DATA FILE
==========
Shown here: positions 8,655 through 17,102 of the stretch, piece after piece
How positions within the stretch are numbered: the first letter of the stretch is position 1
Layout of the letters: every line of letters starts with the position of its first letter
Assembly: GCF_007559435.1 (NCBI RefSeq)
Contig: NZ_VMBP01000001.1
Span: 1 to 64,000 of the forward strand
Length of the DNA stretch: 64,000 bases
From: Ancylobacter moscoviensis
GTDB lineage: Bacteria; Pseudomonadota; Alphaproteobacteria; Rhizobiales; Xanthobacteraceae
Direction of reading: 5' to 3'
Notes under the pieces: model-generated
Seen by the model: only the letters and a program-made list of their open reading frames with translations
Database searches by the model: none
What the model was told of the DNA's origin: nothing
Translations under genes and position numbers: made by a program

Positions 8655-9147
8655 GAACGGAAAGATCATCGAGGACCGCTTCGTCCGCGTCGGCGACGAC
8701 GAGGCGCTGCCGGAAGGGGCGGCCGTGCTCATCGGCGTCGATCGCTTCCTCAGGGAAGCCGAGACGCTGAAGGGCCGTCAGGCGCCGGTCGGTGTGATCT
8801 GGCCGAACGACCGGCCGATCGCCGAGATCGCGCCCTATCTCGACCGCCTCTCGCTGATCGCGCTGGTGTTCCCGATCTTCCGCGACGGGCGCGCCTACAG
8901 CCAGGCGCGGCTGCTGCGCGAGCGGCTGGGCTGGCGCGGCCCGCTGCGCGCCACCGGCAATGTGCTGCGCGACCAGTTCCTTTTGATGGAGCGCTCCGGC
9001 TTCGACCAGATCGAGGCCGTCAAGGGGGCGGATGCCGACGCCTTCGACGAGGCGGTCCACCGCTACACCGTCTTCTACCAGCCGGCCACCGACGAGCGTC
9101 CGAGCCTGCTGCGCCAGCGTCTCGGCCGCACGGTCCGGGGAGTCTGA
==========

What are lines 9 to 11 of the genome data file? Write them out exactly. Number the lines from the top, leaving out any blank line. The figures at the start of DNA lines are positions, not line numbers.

GTDB lineage: Bacteria; Pseudomonadota; Alphaproteobacteria; Rhizobiales; Xanthobacteraceae
Direction of reading: 5' to 3'
Notes under the pieces: model-generated